Prime Minister Boris Johnson says he is confident the UK can "turn the tide" of Covid-19 in the next 12 weeks, but only if people follow government advice.

Summing up the conference, Mr Johnson said his message to companies is "really think very carefully before you start laying off your staff".

He added: "We do want to stand behind good companies, we do want to make sure people recognise that if they stand behind their staff, they should stand behind their staff, because we in the Government are going to stand behind British firms.

In Downing Street’s latest daily televised press conference he thanked the country for its "huge efforts" to comply with the government's advice.

He has been joined once again by the UK’s chief medical adviser, Prof Chris Whitty, and chief scientific adviser, Sir Patrick Vallance.

Mr Johnson said "we can turn the tide within the next 12 weeks", adding: "I'm absolutely confident we can send the virus packing in this country."

Trials on a vaccine were expected to begin within a month, he said.

"By the same token we're massively increasing the testing to see whether you have it now and ramping up daily testing from 5,000 a day, to 10,000 to 25,000 and then up at 250,000." he explained.

No plans to stop the London tube network was confirmed but the capital will see tougher measures if people did not do more.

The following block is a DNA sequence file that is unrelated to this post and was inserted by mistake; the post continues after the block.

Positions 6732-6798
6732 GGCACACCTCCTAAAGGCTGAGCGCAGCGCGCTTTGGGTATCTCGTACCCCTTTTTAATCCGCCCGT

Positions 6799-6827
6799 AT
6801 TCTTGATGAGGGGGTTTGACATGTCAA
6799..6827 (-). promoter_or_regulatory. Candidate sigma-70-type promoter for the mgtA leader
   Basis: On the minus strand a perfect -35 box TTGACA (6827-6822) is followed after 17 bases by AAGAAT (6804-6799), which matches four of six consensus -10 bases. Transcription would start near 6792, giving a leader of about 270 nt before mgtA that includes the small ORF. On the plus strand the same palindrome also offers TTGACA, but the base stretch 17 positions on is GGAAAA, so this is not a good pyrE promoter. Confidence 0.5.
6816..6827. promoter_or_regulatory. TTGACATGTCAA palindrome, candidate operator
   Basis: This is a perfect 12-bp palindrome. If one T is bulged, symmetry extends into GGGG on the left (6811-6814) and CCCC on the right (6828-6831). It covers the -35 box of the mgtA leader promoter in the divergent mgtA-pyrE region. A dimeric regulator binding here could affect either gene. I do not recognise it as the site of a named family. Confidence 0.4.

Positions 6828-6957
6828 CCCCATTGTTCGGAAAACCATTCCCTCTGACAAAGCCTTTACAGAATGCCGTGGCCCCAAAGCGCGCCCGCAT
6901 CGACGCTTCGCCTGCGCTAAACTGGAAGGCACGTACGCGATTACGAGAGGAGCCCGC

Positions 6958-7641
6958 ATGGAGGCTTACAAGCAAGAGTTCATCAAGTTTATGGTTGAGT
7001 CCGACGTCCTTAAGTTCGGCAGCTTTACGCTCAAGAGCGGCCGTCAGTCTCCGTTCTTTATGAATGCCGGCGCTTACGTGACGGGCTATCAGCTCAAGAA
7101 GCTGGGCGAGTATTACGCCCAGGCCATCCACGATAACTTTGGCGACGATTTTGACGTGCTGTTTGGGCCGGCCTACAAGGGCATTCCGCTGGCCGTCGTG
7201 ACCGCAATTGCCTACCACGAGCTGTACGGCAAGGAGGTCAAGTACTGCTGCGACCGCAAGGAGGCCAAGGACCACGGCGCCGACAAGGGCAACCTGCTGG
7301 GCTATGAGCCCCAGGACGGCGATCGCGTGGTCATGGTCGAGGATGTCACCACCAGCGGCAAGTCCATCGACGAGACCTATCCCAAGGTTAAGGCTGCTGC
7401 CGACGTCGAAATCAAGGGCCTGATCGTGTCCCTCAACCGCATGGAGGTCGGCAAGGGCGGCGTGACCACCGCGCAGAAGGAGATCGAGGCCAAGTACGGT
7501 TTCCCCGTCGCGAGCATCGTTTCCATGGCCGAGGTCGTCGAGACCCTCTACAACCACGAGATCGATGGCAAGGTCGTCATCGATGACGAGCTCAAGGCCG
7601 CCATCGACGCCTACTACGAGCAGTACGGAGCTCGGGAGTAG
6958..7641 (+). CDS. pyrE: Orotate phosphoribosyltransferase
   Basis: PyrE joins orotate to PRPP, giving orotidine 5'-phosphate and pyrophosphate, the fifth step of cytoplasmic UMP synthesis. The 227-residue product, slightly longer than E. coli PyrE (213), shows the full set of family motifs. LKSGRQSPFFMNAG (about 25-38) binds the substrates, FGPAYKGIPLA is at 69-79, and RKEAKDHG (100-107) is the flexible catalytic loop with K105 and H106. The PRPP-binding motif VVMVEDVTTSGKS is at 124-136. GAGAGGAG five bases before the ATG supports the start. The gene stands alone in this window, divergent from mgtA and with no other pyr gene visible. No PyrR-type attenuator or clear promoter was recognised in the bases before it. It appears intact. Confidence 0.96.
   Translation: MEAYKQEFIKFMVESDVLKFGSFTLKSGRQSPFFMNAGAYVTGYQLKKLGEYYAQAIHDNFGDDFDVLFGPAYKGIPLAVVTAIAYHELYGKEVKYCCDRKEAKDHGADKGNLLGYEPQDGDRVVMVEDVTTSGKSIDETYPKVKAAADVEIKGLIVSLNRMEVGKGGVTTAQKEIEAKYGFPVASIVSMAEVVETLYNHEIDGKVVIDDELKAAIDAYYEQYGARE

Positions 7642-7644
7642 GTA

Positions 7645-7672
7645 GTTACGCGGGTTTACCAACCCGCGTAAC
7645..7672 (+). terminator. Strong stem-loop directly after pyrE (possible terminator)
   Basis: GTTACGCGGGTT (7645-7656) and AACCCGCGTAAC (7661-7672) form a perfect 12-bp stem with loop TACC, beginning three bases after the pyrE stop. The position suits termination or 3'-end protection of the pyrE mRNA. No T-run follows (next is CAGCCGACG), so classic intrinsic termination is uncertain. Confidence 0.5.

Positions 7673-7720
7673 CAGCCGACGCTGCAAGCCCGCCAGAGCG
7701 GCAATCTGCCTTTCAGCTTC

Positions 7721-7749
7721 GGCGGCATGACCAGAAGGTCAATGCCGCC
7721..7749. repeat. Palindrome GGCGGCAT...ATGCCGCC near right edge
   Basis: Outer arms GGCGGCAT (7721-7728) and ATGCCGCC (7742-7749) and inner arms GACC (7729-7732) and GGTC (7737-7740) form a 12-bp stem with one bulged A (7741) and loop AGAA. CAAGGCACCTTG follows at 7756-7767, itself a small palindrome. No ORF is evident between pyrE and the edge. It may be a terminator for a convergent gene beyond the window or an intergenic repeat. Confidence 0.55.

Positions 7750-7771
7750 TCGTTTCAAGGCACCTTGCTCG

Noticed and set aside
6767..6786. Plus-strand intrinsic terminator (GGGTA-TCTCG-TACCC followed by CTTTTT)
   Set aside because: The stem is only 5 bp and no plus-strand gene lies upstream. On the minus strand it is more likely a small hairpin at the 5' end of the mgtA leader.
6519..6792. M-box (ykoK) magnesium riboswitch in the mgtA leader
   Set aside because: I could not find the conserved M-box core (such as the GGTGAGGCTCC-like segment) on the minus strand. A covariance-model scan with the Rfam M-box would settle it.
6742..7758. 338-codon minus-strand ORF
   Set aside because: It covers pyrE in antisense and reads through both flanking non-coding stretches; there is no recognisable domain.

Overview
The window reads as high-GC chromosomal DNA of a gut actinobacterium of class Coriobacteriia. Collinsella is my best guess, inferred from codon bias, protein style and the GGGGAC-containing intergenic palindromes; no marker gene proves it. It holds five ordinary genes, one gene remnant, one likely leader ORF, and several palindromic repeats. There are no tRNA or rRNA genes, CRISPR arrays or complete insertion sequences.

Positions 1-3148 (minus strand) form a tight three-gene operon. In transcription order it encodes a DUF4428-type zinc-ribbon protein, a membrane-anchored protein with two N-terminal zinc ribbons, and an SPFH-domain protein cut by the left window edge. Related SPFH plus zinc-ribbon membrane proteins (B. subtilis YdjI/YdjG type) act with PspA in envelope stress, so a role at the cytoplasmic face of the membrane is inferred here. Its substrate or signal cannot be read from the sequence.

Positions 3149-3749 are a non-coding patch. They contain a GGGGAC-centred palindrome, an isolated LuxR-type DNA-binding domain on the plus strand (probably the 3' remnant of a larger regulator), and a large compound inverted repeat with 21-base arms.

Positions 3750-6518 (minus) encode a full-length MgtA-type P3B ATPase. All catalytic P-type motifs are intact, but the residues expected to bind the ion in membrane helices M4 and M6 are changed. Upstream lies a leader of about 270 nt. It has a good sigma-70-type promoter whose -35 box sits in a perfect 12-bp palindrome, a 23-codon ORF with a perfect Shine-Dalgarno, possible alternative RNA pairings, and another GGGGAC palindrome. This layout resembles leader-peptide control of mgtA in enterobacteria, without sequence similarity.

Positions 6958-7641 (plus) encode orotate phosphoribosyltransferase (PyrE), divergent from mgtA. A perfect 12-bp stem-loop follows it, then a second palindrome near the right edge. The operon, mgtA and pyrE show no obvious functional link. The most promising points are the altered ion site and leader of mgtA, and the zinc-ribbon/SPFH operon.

It is vital that people follow that advice," said the Prime Minister. "There is huge evidence that they are (social distancing) in the takings of the retail sector, the hospitality sector, TfL (Transport of London) in inner London down about 50 per cent, in outer London 60 per cent.

"But some evidence that in parts of the capital it is very patchy and some areas where people aren't following it in quite the way we need them to do," he said.

Mr Johnson acknowledged there had been some "misunderstanding" over the Government's plans.

"There is no prospect of us wanting to stop public transport in London or stop the Tube or the buses," he said. "We are going to want people to avoid gatherings where they transmit the disease. If it becomes necessary to do more to ensure that, we will certainly do so."

Speaking alongside the PM, Prof Chris Whitty, the UK's chief medical adviser, warned there would be a "lag" before the public's efforts to stem the spread of the virus would slow down case numbers.

"The first thing that will get under the greatest pressure will be intensive care and respiratory care system, that's the first point of real pressure on the NHS that's going to be happen, he explained.

"And to be clear: even if everybody does all the things we hope and really, really would ask that they will do, the numbers will continue to go up over the next two weeks because there's a lag until things start to improve."

Daily press conferences held at 10 Downing Street Covid-19 was also raised which could be conducted "remotely" in the near future.

"We may have to find some way of getting them done in a way that doesn't look to everybody else as though we are not following the advice that we give the public," said Mr Johnson.

"I know that you are all sitting a long way away from each other, but it may be that we need to do more social distancing."

Emphasis was also made for businesses to avoid making employees redundant as more companies announce partial closures and reduced hours due to lack of work.

"I know how difficult it may be or it may seem right now, but if we do this together, we will save as I say many, many thousands of lives," the PM said. "I say to business, stand by your employees, stand by your workers, because we will stand by you."